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No admission in Pune’s Sinhgad colleges: a boon or bane? 

The decision has been taken by the apex body after the management of the Sinhgad institutes failed to pay the salary dues of 8,000 teachers for the last 16 months. 

pune Updated: Feb 09, 2018 17:48 IST
Ananya Barua
Ananya Barua
Hindustan Times, Pune
Pune,Sinhgad colleges,a boon or bane
AICTE had barred 22 colleges run by Sinhgad Technical Education Society from conducting admissions for the next academic year.(HT PHOTO)

While voicing their concern over its eventual repercussions, students, teachers and parents welcomed the All-India Council for Technical Education’s ( AICTE) decision to bar 22 colleges run by Sinhgad Technical Education Society (STES) from conducting admissions for the next academic year.

Kaushal Patidar, a final year BE mechanical engineering student ofSinhgad College of Engineering (SCOE), Vadgaon Budruk, said,“I’m glad to see that some action has being taken by the regulatory authorities. It means that the voice of our agitation is reaching their ears. If you look at the nature of the decision and the consequence, the result might not be as desired. Barring these colleges from taking new admissions would mean loss of jobs for teachers designated to teach the first year students. Rather, the authorities should have asked the management to pay off the dues and set the education cycle in motion.”

Some others responded saying that the teachers and staff of the education trust would face the real brunt of the decision by AICTE instead of the management.

On account of anonymity, another student fromSCOE said,“The management is at fault and hence, it is they who should suffer from the decision, not the teachers or the students. They have been running these institutes as business firms and strict action should be taken to put an end to it.”

“We are happy with AICTE’s action, but instead of barring admission, we are requesting them to change the management and appoint a government administrator. All inquiry should be carried out by the central vigilance department and all staff dues should be paid as soon as possible,” said Sachin Shinde, a former teacher of one of the Sinhgad institutes spearheading the protest movement.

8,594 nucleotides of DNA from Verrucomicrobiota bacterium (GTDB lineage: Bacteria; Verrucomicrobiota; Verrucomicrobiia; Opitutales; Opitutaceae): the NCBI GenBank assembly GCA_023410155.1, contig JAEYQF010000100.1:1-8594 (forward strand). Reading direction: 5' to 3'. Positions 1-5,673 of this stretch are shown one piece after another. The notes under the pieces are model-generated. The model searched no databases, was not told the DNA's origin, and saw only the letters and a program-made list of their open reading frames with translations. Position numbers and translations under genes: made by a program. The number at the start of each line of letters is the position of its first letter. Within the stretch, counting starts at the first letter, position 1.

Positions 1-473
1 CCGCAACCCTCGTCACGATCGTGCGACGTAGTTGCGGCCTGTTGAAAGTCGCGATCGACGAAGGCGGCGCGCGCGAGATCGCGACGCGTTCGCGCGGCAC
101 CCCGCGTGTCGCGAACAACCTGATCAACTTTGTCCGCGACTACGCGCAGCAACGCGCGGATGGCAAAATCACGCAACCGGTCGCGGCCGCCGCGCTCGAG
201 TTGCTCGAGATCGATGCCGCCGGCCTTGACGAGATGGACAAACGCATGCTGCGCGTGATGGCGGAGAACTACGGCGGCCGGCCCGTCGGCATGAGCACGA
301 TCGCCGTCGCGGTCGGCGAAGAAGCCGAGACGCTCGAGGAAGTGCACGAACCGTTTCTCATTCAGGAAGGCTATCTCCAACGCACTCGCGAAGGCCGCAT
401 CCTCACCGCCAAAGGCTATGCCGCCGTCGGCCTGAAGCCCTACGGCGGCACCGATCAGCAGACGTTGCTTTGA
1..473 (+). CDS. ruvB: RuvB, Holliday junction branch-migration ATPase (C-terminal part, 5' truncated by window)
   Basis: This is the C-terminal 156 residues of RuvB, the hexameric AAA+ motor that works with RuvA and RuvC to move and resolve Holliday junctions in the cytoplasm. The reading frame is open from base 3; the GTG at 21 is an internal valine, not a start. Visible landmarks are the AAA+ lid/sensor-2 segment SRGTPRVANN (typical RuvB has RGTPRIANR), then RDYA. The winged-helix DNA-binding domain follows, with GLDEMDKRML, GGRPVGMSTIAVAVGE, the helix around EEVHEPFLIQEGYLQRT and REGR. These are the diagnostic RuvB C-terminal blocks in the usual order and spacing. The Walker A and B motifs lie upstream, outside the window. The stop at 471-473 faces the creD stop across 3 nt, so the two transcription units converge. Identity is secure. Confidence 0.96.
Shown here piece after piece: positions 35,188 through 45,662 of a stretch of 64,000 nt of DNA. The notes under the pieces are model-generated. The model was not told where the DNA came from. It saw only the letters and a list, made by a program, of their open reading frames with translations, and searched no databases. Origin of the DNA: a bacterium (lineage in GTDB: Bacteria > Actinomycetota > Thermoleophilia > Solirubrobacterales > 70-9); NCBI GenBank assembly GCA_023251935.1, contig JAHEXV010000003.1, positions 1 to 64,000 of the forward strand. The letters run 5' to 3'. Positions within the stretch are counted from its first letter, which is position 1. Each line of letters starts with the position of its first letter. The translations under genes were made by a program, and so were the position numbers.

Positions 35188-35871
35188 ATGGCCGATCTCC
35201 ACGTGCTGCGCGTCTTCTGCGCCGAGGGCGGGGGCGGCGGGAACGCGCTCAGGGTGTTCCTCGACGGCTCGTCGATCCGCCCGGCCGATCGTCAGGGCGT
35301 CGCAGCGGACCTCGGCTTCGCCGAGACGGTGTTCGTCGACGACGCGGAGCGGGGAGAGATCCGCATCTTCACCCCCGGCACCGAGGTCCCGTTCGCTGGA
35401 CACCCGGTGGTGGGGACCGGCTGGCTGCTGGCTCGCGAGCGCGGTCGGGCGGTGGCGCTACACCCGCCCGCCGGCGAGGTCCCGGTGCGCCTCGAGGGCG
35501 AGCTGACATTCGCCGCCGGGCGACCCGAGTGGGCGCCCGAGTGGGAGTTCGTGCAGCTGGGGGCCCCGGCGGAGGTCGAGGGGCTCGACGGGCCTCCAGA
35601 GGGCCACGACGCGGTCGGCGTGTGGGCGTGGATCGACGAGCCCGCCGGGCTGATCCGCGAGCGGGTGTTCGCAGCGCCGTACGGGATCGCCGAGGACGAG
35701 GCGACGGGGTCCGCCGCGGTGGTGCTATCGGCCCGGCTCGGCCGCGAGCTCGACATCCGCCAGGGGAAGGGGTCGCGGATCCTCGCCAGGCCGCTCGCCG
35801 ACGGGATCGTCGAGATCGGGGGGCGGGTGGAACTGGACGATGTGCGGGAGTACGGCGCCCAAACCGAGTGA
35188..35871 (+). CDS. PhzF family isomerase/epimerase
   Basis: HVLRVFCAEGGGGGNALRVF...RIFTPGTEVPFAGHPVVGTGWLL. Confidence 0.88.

The decision has been taken by the apex body after the management of the Sinhgad institutes failed to pay the salary dues of 8,000 teachers for the last 16 months.

An official from the apex body said that the colleges, managed by STES, were put under the ‘no admission’ category after the management failed to meet the February 2 deadline for depositing the dues in the bank accounts of its staff. “The college management requested us to extend the deadline until February 9 citing an ongoing court case, but we can’t let them continue like this. The colleges will be allowed to admit students, once they comply with the norms,” the official added.

Voicing his concern with the current status, a parent, Kishor Karwa said,“My son is in the last year of his engineering degree and such turbulence is extremely harmful for his career. It is not just him but thousands of students are facing the same fate, which is alarming. The regulatory bodies need to take fast and strict measures to stop this at the earliest.”

In response to the decision, Savitribai Phule Pune University vice-chancellor Nitin Karmalkar added,“We do not want to rush into de-affiliation of the colleges because it would mean harm to both teachers and students. Instead, we will try and reach out to the management to sort things out and speed up the payments.”

First Published: Feb 09, 2018 17:48 IST